Jackson, Lordstown explore creating joint economic development district

LORDSTOWN — Officials from Lordstown village and Jackson Township are reviewing the idea of forming a joint economic development district off Tod Avenue that includes property in both communities.

Jackson Township trustees attended the Monday Lordstown Council meeting to hear what would be involved if both communities decide to move forward with forming a JEDD to attract new business to the area and promote economic development.

Lordstown Mayor Arno Hill said there are several parcels of more than 30 acres in southern Lordstown and northern Jackson, and developers may be interested in the southwestern side off Tod Avenue.

He said the village has not had a JEDD with Jackson before, but if it can be created, it would benefit both communities.

Village Solicitor Paul Dutton said the Ohio Revised Code allows for JEDDs to be formed between neighboring communities to help promote economic development and income tax revenue sharing while preventing annexation.

“What is compelling about a JEDD is to help prohibit annexation. Communities work out an agreement in lieu of fighting over annexation,” Dutton said.

He said with the JEDD the village and township would each contribute to the defined area services such as utility services, safety force protection, or finances. Dutton said a business in the JEDD would pay taxes.

A five-member governing board of directors would oversee the JEDD for items such as land regulation and usage. It would include one representative from the village, one representative from the township, one representative for the business owners in the JEDD regardless of how many, one representative from the people who work in the JEDD and one appointed by the other four. Each person could serve for two, four-year terms.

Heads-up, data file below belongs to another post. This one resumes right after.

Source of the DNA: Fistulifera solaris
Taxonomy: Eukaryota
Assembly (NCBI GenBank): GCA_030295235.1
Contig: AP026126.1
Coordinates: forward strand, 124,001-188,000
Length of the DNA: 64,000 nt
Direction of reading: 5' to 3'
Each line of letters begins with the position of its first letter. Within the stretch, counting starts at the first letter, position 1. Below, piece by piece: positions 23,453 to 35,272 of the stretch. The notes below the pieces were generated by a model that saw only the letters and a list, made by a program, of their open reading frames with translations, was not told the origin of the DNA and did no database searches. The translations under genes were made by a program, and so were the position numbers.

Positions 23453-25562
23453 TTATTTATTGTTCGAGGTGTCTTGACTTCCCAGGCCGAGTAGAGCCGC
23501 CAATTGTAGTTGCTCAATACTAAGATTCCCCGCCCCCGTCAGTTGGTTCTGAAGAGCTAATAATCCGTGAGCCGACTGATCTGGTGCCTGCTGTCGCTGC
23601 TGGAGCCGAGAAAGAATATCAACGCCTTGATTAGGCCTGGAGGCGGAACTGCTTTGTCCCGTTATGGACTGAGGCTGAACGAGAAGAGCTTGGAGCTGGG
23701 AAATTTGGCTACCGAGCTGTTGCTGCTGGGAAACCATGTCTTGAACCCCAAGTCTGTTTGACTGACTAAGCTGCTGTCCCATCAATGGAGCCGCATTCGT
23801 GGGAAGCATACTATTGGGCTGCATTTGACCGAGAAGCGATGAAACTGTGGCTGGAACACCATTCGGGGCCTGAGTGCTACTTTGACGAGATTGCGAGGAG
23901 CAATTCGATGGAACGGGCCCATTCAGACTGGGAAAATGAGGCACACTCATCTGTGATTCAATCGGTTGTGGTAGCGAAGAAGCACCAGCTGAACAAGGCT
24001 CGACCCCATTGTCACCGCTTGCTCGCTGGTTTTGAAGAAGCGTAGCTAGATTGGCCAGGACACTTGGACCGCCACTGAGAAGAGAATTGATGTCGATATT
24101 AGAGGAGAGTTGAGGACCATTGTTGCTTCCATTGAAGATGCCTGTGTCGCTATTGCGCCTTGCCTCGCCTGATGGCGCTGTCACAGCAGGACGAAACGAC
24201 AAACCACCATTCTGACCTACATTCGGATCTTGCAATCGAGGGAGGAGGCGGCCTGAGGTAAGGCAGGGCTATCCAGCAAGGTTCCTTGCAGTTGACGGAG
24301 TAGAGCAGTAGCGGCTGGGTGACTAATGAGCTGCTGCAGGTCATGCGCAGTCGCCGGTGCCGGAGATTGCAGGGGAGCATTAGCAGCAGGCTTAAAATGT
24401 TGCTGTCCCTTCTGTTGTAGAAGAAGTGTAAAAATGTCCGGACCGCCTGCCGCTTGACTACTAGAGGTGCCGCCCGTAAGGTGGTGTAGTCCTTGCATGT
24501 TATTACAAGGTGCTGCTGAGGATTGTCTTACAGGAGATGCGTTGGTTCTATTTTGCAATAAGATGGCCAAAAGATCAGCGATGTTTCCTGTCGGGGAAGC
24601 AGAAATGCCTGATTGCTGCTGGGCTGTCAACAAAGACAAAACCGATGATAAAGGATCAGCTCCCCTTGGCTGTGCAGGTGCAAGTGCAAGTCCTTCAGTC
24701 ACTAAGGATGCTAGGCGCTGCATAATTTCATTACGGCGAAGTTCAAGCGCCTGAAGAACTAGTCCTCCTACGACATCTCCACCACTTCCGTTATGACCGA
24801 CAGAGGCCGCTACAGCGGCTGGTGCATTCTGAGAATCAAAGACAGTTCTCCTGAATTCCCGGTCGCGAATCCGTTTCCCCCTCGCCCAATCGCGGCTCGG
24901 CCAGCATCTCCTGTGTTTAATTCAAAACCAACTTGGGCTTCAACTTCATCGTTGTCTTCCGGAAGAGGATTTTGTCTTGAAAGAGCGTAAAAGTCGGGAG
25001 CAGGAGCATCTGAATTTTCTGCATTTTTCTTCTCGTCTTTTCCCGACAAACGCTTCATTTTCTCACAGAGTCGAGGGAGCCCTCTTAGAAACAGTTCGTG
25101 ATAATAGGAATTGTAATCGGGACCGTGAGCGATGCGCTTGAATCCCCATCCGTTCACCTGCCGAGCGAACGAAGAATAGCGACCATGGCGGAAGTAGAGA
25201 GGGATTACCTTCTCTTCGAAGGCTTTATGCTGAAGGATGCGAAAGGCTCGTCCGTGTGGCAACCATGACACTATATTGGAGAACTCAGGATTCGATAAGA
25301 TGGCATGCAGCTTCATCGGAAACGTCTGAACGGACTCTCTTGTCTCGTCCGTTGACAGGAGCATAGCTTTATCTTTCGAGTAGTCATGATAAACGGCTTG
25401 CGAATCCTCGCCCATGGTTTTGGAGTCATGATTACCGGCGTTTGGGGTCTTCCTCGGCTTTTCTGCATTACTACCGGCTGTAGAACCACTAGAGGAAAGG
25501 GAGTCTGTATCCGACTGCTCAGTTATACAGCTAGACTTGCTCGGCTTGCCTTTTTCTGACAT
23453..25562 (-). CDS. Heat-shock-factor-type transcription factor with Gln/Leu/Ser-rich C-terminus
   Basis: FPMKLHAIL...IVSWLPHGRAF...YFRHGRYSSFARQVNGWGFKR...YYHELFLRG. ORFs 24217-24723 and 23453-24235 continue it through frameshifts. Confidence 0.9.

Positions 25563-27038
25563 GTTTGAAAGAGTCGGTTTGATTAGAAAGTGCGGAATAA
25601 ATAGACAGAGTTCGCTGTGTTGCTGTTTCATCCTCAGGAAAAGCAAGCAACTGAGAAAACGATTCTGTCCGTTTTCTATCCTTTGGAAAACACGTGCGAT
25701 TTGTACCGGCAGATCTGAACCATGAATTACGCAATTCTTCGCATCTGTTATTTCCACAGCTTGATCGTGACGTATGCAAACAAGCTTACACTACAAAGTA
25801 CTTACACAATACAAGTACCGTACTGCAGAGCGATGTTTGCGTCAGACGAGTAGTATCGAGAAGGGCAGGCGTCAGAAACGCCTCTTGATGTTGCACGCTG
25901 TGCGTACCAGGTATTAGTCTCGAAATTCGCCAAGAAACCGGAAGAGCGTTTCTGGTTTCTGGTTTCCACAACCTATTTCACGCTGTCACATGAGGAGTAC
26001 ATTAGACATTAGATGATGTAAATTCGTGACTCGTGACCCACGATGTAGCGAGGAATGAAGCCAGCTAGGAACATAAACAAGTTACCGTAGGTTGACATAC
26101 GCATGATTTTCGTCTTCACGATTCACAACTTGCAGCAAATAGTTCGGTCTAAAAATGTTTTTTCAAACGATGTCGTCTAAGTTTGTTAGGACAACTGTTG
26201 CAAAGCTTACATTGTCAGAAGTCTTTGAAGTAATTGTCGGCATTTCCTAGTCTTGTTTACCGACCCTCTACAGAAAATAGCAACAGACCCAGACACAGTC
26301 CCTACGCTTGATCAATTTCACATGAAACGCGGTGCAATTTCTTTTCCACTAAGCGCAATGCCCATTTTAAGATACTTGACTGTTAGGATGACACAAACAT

Lordstown is the only incorporated area that abuts Jackson, as all the other borders are with other townships.

Dutton said if both communities want to form a JEDD, public hearings would be needed before proceeding. There would also need to be an economic development plan in place for utility infrastructure and roads.

He said any residential properties, owners of undeveloped land, or businesses in the JEDD area would need to sign a petition that they support forming a JEDD with a majority of them needing to give approval to proceed.

The JEDD also would need approval from the Ohio Department of Development.

“In 25 years, more and more businesses will be in the JEDD with more income tax to be shared. There will also be more utility customers. Most JEDD agreements have life spans of 20 or more years. There would be no annexation during the life of the JEDD,” Dutton said.

He said Canfield city and township currently have a 25-year JEDD, for example.

Dutton said in addition to business development there can also be residential development in a JEDD.

Hill said village officials will review the idea of proceeding. “This would be mutually beneficial to both communities,” he said.

Jackson Trustee Chairman Tom Frost said the township will also review the idea.

“We will look this over and make a decision on what is best for the residents of the township. We are in the very early stages of discussing this. We came here to gather more information on what is being proposed,” Frost said.

Dan Crouse, a local industrial real estate agent, said many businesses are looking at properties near incorporated areas. He said the property off Tod Avenue has 70 percent in Lordstown and 30 percent in Jackson.

He said the area off Bailey Road and Mahoning Avenue also has potential for development and growth.

“The JEDD would be one more part of the economic development for the area. If a JEDD is formed it would be a positive for this area,” Crouse said.



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